Tuesday, January 16, 2007

TD Ameritrade Q1 2007 Earnings

Financial Post, Duncan Mavin, 16 January 2007

Toronto-Dominion Bank’s share of record quarterly income from U.S. broker TD Ameritrade should help the Canadian bank convince investors that its earnings are more balanced this year than in 2006, said Genuity Capital Markets analyst Mario Mendonca.

TD turned in its own record income last year, but that was largely reliant on the performance of the bank’s domestic retail franchise.

However, in the first quarter of 2007, the Canadian bank will net $64-million from Ameritrade, in which it has a 39.5% interest. TD earned 433-million from its U.S. on line broking division in the same period last year.

“For TD Bank, we believe that improved performance from both Ameritrade and trading evenue within TD Securities in 2007 should provide the bank with a more balance earnings profile this year,” said Mr. Mendonca.

Ameritrade reported net income for the quarter of US$146-million, up from US$86-million last year. The broker benefited from strong market conditions in the U.S. and improved margins, said Mr.Mendonca.

Bloomberg, Bradley Keoun, 16 January 2007

TD Ameritrade Holding Corp., the third-largest online brokerage, said profit climbed a better- than-estimated 69 percent after the stock market rallied and the company acquired one of its biggest competitors. Shares of TD Ameritrade rose by the most in six months.

Net income climbed to $145.6 million, or 24 cents a share, in the fiscal first quarter from $86 million, or 21 cents, a year earlier, when TD Ameritade didn't yet own TD Waterhouse USA.

``It was a solid quarter,'' said Patrick O'Shaughnessy, an analyst at Morningstar Inc. in Chicago, who rates TD Ameritrade's shares three stars out of five. ``They really benefited from the trading market picking back up in the fourth quarter of 2006.''

Chief Executive Officer Joseph Moglia used the purchase of TD Waterhouse, completed almost a year ago, to more than triple client assets and double high-interest margin loans. That put TD Ameritrade in a better position to benefit from seven straight months of gains in the Standard & Poor's 500 Index, the benchmark for U.S. stocks.

Bank of America Corp. analyst Michael Hecht estimated that, industrywide, trades by online-brokerage clients increased 21 percent from a year earlier and 7 percent from the quarter ended in September. Moglia now plans to boost profit to about $1.10 a share this year from 95 cents in fiscal 2006, in part by closing offices, eliminating jobs and combining the two companies' trade-processing systems.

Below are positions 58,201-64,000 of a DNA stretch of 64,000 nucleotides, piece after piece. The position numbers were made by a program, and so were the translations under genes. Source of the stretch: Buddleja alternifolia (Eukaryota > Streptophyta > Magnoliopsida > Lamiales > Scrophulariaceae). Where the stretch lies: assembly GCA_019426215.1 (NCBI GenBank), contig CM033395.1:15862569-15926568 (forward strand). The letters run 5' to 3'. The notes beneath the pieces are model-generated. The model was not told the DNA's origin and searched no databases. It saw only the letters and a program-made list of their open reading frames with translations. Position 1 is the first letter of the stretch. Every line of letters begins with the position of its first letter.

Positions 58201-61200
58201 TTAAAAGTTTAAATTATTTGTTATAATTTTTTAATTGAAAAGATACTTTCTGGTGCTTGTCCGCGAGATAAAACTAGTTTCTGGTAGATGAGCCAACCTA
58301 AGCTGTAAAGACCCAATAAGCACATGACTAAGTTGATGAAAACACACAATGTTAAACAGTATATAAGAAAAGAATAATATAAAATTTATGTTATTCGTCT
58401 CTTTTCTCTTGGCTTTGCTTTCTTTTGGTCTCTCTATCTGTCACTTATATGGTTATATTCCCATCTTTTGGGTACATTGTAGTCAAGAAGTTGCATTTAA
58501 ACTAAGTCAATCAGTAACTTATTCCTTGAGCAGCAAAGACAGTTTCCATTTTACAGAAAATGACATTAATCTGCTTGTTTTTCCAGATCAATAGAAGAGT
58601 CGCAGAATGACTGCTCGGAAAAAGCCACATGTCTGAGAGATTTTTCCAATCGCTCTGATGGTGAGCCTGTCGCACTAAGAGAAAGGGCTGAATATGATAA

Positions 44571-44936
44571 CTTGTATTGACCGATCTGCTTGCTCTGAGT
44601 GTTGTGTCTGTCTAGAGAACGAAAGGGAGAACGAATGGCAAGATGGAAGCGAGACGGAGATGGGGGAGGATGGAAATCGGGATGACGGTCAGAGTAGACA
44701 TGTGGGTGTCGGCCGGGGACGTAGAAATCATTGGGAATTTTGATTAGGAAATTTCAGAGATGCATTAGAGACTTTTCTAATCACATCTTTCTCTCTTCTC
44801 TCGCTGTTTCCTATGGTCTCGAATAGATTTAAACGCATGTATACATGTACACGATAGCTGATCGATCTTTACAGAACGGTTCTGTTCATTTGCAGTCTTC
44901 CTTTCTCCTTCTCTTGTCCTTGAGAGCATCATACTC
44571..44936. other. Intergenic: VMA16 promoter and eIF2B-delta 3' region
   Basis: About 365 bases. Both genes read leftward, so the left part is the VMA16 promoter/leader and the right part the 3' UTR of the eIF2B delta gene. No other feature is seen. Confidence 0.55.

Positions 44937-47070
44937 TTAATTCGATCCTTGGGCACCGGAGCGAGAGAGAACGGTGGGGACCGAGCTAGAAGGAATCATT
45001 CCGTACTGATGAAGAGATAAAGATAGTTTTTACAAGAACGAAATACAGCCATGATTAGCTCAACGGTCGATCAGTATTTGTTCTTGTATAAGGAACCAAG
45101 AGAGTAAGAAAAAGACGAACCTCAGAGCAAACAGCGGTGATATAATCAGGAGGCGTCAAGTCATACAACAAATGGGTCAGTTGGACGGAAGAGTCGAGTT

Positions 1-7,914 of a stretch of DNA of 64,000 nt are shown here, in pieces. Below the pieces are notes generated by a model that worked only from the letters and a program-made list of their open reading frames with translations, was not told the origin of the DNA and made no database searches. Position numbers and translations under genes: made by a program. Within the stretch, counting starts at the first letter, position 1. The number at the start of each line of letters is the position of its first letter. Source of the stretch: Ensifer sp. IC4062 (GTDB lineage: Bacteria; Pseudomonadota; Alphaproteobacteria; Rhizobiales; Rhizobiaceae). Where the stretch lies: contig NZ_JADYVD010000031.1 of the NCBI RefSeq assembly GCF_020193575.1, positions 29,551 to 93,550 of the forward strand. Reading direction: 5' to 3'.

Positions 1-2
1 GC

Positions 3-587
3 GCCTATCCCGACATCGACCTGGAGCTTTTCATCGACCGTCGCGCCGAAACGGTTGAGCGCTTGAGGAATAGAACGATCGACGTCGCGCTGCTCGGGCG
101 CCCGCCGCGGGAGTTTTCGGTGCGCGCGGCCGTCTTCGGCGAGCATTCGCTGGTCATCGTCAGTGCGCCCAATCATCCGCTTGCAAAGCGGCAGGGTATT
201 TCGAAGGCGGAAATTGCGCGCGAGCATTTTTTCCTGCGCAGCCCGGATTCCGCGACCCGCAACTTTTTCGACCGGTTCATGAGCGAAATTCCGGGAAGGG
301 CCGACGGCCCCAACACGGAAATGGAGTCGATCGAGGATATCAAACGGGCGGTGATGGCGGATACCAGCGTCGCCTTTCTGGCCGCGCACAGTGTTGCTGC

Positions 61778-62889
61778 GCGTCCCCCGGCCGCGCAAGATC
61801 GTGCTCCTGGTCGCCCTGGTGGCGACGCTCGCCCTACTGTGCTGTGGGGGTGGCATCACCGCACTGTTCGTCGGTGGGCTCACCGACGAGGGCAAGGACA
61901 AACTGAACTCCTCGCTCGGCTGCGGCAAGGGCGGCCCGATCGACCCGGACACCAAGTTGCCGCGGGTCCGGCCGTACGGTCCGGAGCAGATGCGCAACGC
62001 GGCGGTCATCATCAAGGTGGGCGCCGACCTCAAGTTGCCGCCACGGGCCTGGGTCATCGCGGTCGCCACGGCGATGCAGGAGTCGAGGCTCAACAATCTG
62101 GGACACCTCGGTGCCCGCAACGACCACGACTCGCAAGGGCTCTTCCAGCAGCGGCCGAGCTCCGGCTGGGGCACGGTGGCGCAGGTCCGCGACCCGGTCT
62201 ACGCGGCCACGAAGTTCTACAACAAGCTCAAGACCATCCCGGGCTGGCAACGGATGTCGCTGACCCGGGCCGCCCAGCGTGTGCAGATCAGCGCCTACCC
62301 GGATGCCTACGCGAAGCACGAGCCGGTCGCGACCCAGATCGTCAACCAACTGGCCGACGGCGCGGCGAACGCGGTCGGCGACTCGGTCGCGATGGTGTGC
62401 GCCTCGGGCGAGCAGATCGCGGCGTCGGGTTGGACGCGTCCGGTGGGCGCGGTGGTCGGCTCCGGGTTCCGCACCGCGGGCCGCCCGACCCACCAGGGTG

TD Ameritrade's revenue in the quarter almost doubled to $535.2 million from $277.3 million, and customers made an average of 237,500 trades per day, up 52 percent from a year earlier and 16 percent more than in the September quarter.

Moglia said customers would have traded even more without the ``confusion'' over whether the Federal Reserve will raise short-term interest rates to control inflation. Individuals are ``positive as far as the market goes,'' he said in an interview. ``They're not wildly bullish.''

Customers are averaging 260,000 trades per day so far in January. Moglia said that kind of increase is typical because the first three months of the year are usually the most active.

Average commissions and transaction fees per trade also rose from the fourth quarter, to $12.92 from $12.76, though they declined from $13.29 a year earlier.

TD Ameritrade was expected to earn 22 cents a share, the average estimate in a Bloomberg survey of analysts. The company's shares, last year's worst performers in the 12-member Amex Securities Broker/Dealer Index, rose 65 cents, or 3.8 percent, to $18 in composite trading on the Nasdaq Stock Market.

TD Waterhouse gave the renamed TD Ameritrade a network of about 4,000 investment advisers and increased by 87 percent the number of client accounts with balances of more than $2,000. Because it had a larger investment-advisory business, TD Waterhouse cut TD Ameritrade's reliance on trading commissions, which represent about 40 percent of overall revenue.

E*Trade Financial Corp., the fourth-largest online brokerage, generates about 20 percent of revenue from trading commissions and No. 1 Charles Schwab Corp. gets 15 percent, according to a Jan. 10 report by Morgan Stanley analyst Camron Ghaffari.

``E*Trade and Schwab have more attractive long-term growth prospects,'' O'Shaughnessy said.

TD Ameritrade's stock has fallen partly because Moglia, 57, isn't cutting costs as fast as he said he would. The consolidation of trading systems, for example, was supposed to happen in December, then in March, and now it's scheduled for May.

Moglia said he pushed the date back to keep customer- service representatives to from becoming overwhelmed at a time when they're already fielding an unusually high number of calls related to taxes.

``That would create a negative client experience,'' he said on a conference call with analysts. ``Foregoing a little bit of revenue opportunity for two months, I think, is a small, small, small price to pay for a successful overall integration for the entire deal.''

Pretax profit dropped to 45 percent of revenue in the fourth quarter from 51 percent a year earlier. Moglia said on the call that the pretax margin will return to at least 50 percent by the end of this year.

TD Ameritrade's profit will add C$64 million ($54 million) to first-quarter earnings at Toronto-Dominion Bank, Canada's second-biggest lender. Toronto-Dominion, the largest shareholder of TD Ameritrade, is scheduled to report earnings on Feb. 22.